Professor drags Nigerian Breweries to court for allegedly misleading consumers

Professor drags Nigerian Breweries to court for allegedly misleading consumers

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A Nigerian professor identified as Prof. Ernest Izevbigie, who is a former vice-chancellor at the Benson Idahosa University (BIU), has taken the Nigerian Breweries Plc. to a High Court in Benin City for allegedly misleading their consumers on the sugar content of one of their malt drink products.

Izevbigie, a Professor of Biochemistry, accused the company of allegedly inscribing misleading information, “low sugar,” on the label of one of its non-alcoholic drinks, Amstel Malt.

The case, with suit number, B/281/2017, was filed at an Edo State High Court before the Chief Judge of the state, Justice Esohe Ikponmwen, through the claimant’s lawyer, Mr. Okonkwo Emmanuel of Henry Idahagbon and Co. (Trinity Chambers).

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Izevbigie alleged that a laboratory investigation revealed that the product contained more sugar than the company claimed in the inscription of the brand.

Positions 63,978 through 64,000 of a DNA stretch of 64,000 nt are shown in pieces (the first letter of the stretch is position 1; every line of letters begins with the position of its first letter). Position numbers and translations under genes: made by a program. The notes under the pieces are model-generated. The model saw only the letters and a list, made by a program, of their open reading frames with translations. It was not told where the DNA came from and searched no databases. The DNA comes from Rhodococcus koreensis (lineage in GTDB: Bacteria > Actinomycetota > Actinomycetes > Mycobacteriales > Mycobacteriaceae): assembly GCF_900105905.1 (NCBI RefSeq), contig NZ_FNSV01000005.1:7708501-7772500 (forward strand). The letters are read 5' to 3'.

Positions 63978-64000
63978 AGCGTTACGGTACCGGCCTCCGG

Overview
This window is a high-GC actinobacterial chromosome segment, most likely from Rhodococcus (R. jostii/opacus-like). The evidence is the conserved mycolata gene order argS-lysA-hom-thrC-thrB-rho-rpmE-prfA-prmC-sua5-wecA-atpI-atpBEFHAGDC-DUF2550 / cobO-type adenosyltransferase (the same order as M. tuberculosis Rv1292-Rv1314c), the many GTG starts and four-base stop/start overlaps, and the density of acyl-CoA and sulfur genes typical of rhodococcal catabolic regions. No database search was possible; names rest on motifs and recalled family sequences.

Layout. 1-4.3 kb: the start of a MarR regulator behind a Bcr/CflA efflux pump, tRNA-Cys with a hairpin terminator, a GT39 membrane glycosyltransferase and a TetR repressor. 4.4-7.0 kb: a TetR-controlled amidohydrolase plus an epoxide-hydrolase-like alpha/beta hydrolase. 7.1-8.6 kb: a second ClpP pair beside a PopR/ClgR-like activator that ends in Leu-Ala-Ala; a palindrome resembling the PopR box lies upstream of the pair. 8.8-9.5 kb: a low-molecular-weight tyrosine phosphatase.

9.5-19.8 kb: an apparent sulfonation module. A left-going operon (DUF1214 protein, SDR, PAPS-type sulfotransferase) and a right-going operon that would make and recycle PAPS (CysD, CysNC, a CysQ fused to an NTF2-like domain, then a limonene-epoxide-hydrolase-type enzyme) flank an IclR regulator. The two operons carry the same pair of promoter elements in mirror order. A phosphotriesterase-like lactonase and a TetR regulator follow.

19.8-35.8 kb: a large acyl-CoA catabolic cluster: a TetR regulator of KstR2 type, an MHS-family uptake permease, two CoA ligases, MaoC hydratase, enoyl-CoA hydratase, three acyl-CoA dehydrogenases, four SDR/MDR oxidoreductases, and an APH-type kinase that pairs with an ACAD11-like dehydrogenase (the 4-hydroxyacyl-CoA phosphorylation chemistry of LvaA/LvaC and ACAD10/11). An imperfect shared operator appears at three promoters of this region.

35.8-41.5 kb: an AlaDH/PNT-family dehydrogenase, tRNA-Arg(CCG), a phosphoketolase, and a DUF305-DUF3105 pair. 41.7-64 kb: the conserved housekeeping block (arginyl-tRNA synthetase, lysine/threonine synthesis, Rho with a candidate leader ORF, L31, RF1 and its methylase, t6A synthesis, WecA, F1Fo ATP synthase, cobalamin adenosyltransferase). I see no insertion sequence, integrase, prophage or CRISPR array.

He, therefore, prayed the court to order the company to tender a written apology because he had been injured by the alleged deception even as he claimed that the label was misleading to the public.

Izevbigie said that he had during a medical check-up discovered an increase in his blood sugar level, adding that he had traced the challenge to his regular intake of the malt drink.

According to him:

“A lot of Nigerians are suffering on a daily basis from the wrong inscription on many consumables. This has even led to death of some people. If not for the fact that am a learned person, I wouldn’t have known about this. I only got to know about my high blood sugar level after a check up and it was due to my regular intake of the malt drink”

During cross-examination by the counsel to the defendant, Mr. L. O. Ogiefere, Izevbigie told the court that Amstel Malt did not merit the “low sugar” label, according to clinical research.

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According to him, the drink allegedly contained 10 cubes of sugar as against the 10 and a half to 10 one-quarter cubes contained in other malt drinks. The matter was later adjourned to June 28 for the defendant to opens its case.